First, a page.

Over the past several months, there has been increased visibility to the march of electrified powertrains (still using an internal-combustion engine) and full electrification penetrating the industry. Several Europe-based premium OEMs have signaled that one should only expect the ICE as part of larger electrification strategy into the next decade.
In prior Supplier Eye columns, we also highlighted that there will be a reduction in the pace of the development of all-new ICEs as OEMs shift capital and resources toward electrification. For most automakers, it is not a matter of if but when – the ‘when’ being the contentious part.
It is important, though, to highlight that electrification is just one cog in the drive towards reduced vehicle emissions. Other powertrain improvements, aerodynamic improvements, reducing parasitic loses and lightweighting also are critical to this mission. In addition to these major shifts, the march towards Level 4/5 vehicle autonomy will have a significant impact on the industry ecosphere—sales, service, finance and the role of suppliers of all tiers. This includes those involved in raw materials, machine/tool build, sub-assemblies and final production. Changes will increasingly be apparent—particularly for those that don’t have to manage a presence in the aftermarket.
A couple of examples should put this in perspective. Think about a component as simple as a front shock tower. On many vehicle platforms, we already have witnessed the selective shift of these from a heavier multi-piece steel assembly to an optimized one-piece cast aluminum structure. The downstream impacts are profound. The steel-to-aluminum substitution alters the manufacturing strategy for both the OEM and supplier, demands a new joining/isolating process (rivets/fasteners) away from traditional spot welding and a drastic reduction in the number and types of tools and molds, as well as sub-assembly requirements. In this case, the shift to an aluminum cast structure reverberates throughout the entire supply chain, including raw material supply, the approach to repair and ultimately, recycling.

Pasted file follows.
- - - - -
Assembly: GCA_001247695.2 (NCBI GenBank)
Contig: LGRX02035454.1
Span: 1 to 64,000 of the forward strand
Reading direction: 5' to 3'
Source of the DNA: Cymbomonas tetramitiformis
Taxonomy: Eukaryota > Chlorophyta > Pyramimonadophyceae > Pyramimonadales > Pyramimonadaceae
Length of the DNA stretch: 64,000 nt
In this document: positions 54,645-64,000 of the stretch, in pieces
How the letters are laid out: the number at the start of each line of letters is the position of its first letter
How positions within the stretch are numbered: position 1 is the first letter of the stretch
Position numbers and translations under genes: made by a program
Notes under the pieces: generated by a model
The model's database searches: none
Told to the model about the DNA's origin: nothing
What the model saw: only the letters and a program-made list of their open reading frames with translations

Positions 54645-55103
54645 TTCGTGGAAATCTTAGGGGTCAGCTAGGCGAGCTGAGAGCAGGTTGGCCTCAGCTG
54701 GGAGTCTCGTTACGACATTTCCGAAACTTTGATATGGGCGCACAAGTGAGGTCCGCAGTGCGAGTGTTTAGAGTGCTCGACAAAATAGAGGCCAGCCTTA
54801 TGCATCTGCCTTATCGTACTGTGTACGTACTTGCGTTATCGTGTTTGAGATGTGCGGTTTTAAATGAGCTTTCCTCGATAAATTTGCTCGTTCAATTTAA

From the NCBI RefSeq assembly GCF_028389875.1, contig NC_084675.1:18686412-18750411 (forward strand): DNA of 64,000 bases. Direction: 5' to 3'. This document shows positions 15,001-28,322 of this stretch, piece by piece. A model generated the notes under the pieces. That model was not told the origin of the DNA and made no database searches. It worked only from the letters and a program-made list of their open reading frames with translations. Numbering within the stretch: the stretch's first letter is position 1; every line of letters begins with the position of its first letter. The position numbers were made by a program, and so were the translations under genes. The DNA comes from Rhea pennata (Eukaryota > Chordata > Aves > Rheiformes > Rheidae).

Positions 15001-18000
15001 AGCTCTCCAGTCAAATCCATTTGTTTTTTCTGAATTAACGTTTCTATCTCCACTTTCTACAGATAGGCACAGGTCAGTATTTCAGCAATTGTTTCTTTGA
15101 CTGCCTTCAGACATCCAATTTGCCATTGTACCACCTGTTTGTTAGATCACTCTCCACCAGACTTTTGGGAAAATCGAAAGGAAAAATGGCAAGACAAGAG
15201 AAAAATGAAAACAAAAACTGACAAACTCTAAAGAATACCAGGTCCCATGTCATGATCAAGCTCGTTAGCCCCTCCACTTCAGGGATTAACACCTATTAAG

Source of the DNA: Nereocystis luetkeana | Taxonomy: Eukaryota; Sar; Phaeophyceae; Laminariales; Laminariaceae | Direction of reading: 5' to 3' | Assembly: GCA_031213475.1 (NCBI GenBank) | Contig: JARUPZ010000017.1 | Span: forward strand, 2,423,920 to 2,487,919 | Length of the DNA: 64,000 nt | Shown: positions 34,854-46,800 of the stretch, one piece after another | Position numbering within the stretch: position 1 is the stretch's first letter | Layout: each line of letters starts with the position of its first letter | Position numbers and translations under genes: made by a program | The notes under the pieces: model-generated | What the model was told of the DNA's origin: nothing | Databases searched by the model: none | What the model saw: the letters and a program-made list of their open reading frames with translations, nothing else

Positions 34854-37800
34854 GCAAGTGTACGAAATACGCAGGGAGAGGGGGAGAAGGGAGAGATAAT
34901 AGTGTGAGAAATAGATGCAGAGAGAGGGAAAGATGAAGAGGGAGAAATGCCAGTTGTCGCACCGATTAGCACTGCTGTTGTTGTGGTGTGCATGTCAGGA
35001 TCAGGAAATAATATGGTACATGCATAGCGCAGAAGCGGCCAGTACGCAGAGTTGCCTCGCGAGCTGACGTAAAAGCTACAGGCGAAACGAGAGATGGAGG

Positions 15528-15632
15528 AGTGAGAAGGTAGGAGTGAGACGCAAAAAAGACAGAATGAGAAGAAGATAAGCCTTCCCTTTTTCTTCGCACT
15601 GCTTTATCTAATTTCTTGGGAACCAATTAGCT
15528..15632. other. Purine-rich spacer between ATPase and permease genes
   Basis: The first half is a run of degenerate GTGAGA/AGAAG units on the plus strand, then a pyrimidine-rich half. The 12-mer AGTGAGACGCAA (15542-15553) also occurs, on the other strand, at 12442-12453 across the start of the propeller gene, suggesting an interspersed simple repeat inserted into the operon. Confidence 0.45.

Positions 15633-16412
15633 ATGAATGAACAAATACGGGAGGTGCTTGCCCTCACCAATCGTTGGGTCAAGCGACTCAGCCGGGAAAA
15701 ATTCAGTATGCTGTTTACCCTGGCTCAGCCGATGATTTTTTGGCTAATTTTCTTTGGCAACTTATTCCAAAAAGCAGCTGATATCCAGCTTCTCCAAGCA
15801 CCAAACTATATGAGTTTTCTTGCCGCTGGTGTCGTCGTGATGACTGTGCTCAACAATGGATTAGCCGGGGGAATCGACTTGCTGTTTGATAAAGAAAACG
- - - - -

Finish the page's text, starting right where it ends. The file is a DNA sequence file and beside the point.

There are other examples. Several OEMs have implemented or considered SMC (sheet-molded composite) rear decklids to drive mass reduction, tooling-cost reduction and gain the ability to paint and assemble these systems offline to reduce complexity at the final assembly plant. The lower tooling cost (and speed to market) of using molds versus dies is a significant advantage. Again, the impact of tooling, materials, specialized processes and joining technologies all have a downstream impact which requires one to think beyond the obvious.
The tooling and machine build industries should especially take note of these structural shifts. Driven by a discerning customer base, there will be a healthy cadence of all-new or major vehicle launches impacting styling for exterior and interior components and the slow but steady shift towards common platforms will alterlater the dynamics of changes beneath the skin. Another factor is the OEMs’ waning focus on powertrain investment. As the number of new engine families designed in North America (and globally) decline into the next decade as automakers focus their big-picture attention to electrification, opportunities for new tool build and machine replacement and upgrading due to process turnover will start to slip as well.
Beyond the obvious shifts towards increased electrification of the powertrain and increased levels of autonomy, virtually every functional system will be altered, enhanced or possibly eliminated in the future. Within these shifts, Tier 1 suppliers and OEMs will seek to simplify production systems, optimize value and reduce waste. Those downstream suppliers involved in high-capital-requirement industries should especially take note and understand their role in the value equation as powertrain, steering, braking, thermal and a number of other critical systems transform.
As the industry retools itself over the next couple of decades, it is doubtful the entire supply base will benefit. Scale economies, global- and major-market capability, leverageable intellectual property, value-driven partnerships and the ability to be proactive with customers will determine future prosperity. Being an active participant instead of a passive bystander will be critical.
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